Creating a Racially Equitable Child Care System: The Dire Importance of Helping Policy Makers Understand the System and the Needs of Families

Kimberly Perry

In Washington, DC, COVID-19 further exposed health issues for Black and Brown families and forced policy makers to reckon with the disparities. In addition, the fragility of our child care sector had been laid bare, and some lawmakers wanted to learn more. While they were empathetic to the COVID-related financial challenges of the child care sector, they did not have inside knowledge of the nuances of how the child care sector is funded; thus, they weren’t quite sure how to help. This was the moment that we, as advocates, realized we had dropped the ball on simple and clear messaging. Here are some changes that have occurred in light of that realization. 
 
The Power of Storytelling 

Families Shared Their Experiences 
At the start of the pandemic, we realized families and the child care programs that serve them were now really interested in sharing their stories. We convened a series of virtual Town Halls - three for the child care community, three for home visiting (including families, directors, and home visitors), and others broadly for health care and education. Through those Town Halls, we heard story-after-story about how families were negatively affected by the pandemic, including not being able to meet their basic needs like paying rent, buying groceries, and having the right technology and Wi-Fi to conduct distance learning for their children. We also heard directly from child care educators and operators about how parents could no longer pay to keep their slots, and how programs were likely going to have to furlough or lay-off their staff, due to a lack of income. 

We documented and shared their stories with agency directors and lawmakers to show that children and families and the child care programs that serve them were in dire need of financial support. We mounted a digital campaign calling for the stabilization of the child care sector. On the first day the digital petition went live, 125 individuals signed. The next week, 3,000 signed. We continued to capture stories, and encouraged families and child care educators to join us in meetings with lawmakers and to speak directly to them about their struggles. 

We had a never-ending list of family and provider stories to draw from that could fuel our advocacy efforts. We then turned the stories into video campaigns. The first video campaign was launched in response to the mayor cutting family-strengthening home visiting programs. More than 21 parents and home visitors recorded videos to explain why home visiting is a critical lifeline during the pandemic. It trended on Twitter for the day and prompted the DC Council to restore those cuts. We provided the same opportunity for child care providers to record videos.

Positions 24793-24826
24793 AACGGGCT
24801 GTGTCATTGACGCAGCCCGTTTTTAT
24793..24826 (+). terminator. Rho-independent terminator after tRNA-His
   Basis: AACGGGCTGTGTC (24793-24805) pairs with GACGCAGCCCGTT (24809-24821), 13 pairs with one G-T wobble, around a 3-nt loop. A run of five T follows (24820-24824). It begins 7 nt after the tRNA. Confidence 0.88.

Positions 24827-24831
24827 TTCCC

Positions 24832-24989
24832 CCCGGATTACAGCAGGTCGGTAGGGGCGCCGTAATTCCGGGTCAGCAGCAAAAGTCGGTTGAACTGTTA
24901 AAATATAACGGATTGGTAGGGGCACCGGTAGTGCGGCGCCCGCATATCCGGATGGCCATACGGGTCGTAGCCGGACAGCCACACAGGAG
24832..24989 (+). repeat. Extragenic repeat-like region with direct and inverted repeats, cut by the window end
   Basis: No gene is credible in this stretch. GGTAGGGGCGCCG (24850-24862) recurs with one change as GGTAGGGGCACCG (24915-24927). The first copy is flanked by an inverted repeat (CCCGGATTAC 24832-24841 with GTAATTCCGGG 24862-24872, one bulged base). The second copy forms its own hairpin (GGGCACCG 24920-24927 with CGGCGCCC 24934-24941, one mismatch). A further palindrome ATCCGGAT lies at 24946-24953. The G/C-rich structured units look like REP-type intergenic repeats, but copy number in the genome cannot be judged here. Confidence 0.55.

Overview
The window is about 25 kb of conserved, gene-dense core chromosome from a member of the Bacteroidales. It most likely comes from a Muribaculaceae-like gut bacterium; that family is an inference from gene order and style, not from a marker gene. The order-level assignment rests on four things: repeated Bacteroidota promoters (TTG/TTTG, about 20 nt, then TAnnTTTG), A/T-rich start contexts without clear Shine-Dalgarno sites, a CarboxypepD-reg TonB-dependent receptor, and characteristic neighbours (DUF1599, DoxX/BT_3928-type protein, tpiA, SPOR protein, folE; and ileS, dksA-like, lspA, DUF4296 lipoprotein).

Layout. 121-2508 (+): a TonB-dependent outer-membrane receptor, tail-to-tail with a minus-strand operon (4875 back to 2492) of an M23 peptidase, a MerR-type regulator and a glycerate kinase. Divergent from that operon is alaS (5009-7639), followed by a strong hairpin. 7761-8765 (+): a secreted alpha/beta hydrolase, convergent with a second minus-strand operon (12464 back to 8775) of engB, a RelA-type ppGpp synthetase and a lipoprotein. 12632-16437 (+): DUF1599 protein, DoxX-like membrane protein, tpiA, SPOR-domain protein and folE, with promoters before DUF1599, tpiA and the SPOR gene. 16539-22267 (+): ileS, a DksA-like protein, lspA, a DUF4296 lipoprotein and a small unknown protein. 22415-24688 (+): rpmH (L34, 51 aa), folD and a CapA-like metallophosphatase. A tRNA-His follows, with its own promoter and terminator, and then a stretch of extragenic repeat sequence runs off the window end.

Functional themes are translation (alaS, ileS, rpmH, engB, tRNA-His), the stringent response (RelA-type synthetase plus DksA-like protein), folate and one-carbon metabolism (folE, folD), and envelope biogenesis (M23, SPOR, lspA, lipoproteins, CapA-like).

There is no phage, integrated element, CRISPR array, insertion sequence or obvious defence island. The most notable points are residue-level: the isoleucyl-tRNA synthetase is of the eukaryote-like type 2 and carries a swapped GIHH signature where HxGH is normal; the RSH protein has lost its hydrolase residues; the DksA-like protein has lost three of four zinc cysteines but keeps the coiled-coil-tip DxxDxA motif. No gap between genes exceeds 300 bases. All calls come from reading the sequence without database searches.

These efforts garnered $5 million in government funding to provide stabilization grants to child care programs, and another $6.4 million for FY21. And, the campaign inspired at least a million dollars more from private philanthropy to assist child care programs in reopening. These investments are a testament to the power of storytelling – and a reminder to us, as advocates, to set the stage for families and educators to tell their own stories, and then get out of the way. No one is more effective at telling family and educator stories than families and educators themselves.  

The Story of the Child Care System Has Not Been Told  
At the start of the budget session, we planned to advocate for an additional $40 million to fund our new Birth to Three law. We planned for $20 million to expand the child care subsidy and another $20 million toward pay raises for early childhood educators. Once the pandemic hit and city revenues halted, city leaders announced a nearly $400 million hole in the budget. We quickly pivoted our ask and the strategy behind it. What we didn’t anticipate was the lack of knowledge lawmakers had about the complexity of how child care programs are funded. In DC, child care programs receive payments in a variety of ways. About 20-30 percent of providers receive payments directly from the city -- and DC contributes a much higher local match into the child care subsidy; an additional 10-20 percent of providers operate on mixed payments (some subsidy and some direct payments from parents); the rest depend on direct payments from parents for tuition. When the pandemic hit and schools closed, so did most child care programs. While they were closed, only subsidy providers continued to get payments. The rest were void of any income. And, even for those who continued to receive subsidy payments, it still wasn’t enough to keep their business open. Communicating this nuance to lawmakers was a significant challenge.